- Challenges of social on proprietary platforms. Unlike the open standards of the Web, mobile applications are based on proprietary technology. Whether an organization is building its own apps or 3rd party apps, there will be a tension between the lack of standardization, platform lock-in, and vendor competition that will impact the openness and transparency that makes social media so effective. Facebook’s difficulty in opening up its platform on mobile devices or engaging in effective advertising are good examples of such constraints.
- Mobile sensors will drive innovation and business value. Smart mobile devices aren’t laptops that are lighter, they have a rich set of new sensors (compass, GPS, accelerometers, gyroscopes, multiple cameras, NFC, and more) with operating systems designed to take advantage of them. This can enable many interesting business scenarios such as multiple-point video chat ala Google Hangouts, transcripted recorded of meetings, voice integration with social media, and many other communication advances. While unified communication platforms are focusing on these even more than enterprise social media, both will ultimately take advantage of it to drive productivity internally and better engagement externally, such as with social customer care.
- Mobile apps integrated with social networks. Put simply, non-social apps are getting connected to social networks, mostly public ones for now, but also enterprise social networks when it makes sense (see my recent discussion on OpenSocial for details on how this is happening now with social — but not mobile — applications.) The IT world has recently learned that enterprises must connect their systems of record to their systems of engagement to get maximum benefit of both technologies. Unfortunately, mobile application integration with social networks has not yet progressed much beyond the OAuth phase and this is going to be a growing issue in keeping a level playing field.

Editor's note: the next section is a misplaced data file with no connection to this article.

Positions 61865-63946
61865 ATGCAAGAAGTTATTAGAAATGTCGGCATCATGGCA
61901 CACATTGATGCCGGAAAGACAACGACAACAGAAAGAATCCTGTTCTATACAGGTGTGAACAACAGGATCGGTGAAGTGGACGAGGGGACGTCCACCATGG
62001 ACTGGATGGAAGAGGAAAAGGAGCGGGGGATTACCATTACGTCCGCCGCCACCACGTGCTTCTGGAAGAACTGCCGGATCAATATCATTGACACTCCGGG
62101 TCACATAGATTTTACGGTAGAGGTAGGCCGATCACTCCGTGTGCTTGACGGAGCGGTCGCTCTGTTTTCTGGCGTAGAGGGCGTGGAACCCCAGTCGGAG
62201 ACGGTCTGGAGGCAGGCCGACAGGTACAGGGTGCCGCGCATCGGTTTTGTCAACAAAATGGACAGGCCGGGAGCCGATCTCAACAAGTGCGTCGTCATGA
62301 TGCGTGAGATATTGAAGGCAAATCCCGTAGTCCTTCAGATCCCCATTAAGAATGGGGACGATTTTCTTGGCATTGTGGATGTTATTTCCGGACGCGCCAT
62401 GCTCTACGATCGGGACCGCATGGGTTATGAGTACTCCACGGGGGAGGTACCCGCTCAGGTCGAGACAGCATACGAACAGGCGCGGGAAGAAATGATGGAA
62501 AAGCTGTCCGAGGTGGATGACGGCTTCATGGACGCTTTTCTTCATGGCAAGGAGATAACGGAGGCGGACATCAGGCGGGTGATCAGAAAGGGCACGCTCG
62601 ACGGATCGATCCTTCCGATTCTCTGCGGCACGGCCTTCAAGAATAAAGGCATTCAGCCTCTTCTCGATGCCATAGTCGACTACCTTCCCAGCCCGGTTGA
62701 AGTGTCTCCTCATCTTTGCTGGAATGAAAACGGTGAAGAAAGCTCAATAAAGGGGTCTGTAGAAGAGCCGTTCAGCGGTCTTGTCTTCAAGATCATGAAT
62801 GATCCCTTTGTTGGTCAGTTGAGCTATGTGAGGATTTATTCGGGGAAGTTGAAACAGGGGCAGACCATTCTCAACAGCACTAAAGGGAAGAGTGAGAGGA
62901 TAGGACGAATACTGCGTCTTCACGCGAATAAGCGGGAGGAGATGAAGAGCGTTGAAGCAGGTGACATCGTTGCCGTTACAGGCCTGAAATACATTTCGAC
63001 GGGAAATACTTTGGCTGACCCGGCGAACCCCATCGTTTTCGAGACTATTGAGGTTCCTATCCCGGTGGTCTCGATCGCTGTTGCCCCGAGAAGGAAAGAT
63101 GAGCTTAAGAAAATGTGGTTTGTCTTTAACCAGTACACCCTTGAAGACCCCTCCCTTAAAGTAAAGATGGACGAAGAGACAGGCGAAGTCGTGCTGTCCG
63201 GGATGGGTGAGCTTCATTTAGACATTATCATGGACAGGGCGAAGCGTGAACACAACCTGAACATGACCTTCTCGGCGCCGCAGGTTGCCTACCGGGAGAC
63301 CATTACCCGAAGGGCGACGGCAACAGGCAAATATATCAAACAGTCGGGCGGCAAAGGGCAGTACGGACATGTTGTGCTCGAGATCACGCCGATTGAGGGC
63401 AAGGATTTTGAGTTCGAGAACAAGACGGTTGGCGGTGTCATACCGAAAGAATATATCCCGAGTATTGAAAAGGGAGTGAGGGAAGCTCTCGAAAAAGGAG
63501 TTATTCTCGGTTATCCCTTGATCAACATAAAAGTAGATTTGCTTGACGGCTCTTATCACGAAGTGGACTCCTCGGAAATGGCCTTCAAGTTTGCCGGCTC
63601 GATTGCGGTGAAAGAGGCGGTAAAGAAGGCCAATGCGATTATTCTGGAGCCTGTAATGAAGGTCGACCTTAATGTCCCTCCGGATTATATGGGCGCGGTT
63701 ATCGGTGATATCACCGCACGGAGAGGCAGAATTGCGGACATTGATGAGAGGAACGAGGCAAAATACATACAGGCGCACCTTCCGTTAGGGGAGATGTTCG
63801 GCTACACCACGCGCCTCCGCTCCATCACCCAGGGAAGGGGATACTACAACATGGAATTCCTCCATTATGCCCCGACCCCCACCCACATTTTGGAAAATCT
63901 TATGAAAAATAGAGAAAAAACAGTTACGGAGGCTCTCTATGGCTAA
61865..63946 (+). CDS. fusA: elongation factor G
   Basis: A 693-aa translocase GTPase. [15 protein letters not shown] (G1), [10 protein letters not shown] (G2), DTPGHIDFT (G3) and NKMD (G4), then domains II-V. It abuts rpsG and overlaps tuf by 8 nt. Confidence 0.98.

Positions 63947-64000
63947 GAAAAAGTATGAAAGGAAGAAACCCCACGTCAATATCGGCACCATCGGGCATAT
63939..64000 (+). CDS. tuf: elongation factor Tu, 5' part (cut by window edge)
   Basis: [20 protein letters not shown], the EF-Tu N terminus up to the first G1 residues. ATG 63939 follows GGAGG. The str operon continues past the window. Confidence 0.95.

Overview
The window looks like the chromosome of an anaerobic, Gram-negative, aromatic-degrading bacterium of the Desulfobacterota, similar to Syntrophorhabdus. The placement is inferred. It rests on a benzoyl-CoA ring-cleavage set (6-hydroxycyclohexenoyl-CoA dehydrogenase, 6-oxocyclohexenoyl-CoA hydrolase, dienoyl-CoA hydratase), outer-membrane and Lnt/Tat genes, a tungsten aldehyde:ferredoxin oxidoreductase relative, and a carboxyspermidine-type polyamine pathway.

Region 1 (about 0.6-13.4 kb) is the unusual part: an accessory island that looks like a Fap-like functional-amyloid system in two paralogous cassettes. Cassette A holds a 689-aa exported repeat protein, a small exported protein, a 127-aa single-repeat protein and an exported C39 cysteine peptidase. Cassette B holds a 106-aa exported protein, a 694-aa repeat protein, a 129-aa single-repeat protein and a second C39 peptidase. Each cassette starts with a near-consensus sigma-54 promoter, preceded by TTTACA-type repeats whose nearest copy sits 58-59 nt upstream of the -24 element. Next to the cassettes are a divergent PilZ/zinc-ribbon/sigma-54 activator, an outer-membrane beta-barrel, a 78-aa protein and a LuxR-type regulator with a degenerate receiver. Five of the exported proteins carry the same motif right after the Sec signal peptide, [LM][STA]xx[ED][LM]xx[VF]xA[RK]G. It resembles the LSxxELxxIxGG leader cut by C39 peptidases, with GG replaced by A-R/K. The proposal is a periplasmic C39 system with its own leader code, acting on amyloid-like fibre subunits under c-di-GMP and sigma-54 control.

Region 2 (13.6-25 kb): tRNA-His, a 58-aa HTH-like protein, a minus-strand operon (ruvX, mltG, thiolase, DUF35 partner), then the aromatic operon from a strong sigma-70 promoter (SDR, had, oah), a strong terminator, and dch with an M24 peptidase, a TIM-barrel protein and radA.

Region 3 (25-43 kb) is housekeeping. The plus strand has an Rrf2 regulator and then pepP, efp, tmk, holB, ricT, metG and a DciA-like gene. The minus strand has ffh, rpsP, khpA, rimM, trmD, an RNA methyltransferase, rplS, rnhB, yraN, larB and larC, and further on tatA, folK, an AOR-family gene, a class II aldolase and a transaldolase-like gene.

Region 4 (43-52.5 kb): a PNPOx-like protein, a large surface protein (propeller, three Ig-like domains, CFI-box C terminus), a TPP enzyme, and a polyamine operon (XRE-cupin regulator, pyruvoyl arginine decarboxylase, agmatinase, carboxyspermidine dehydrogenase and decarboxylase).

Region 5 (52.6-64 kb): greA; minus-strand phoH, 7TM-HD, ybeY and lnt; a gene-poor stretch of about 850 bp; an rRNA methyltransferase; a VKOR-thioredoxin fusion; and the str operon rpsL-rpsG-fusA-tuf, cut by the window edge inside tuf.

- Digital business models shift to mobile platform providers. Those who own the platforms make the rules, and this has proven the case with mobile platforms when it comes to business models. App purchases, in-app purchases, advertising, and more are all under the strict control of Apple, Google, and other mobile platform owners. Those looking to monetize their mobile services will have to closely work with them, unlike the Web, where any business model that is legal (and sometimes otherwise) is potentially viable and under the control of who creates it. As companies seek to turn IT into a profit center and use new digital channels to operate their business, the vendor-imposed rules of mobile platforms are going to become a greater issue.
- Information flows more potent, yet harder to control in converged social/mobile. Social networks and mobile apps provide higher levels of reach and scale, yet makes it much harder to control the information that moves within and across them. As it was with Web 2.0, control of hard-to-create data will be as important as ever but even more challenging given how quickly and easily information can be spread, copied, and lost. Organizations will have to become ever better strategic data managers and experts in Big Data techniques to make the most of mobile and social channels.
The constraints yet enormous power of next-generation mobile platforms, combined with the shift to social channels — both inside and outside of organizations — is going to be a major test of IT departments, who have to do a double upgrade of their skills, technologies, infrastructure, architecture, and support capabilities to order to embrace both effectively.
In addition, and just as challenging for IT, the more profound and impactful benefits of social/mobile will ultimately come via the shift to digital business models that take tap into the mass self-organizing (aka social business) aspects I cited earlier. However, if organizations focus on the major issues — most of which I believe are summarized above — and are willing to invest appropriately, I believe mobile/social convergence will have limited negative impact and considerable upside. Those that ignore the issues, however, almost certainly have a painful learning curve ahead.
(Cross-posted @ ZDNet | Enterprise Web 2.0 Blog RSS)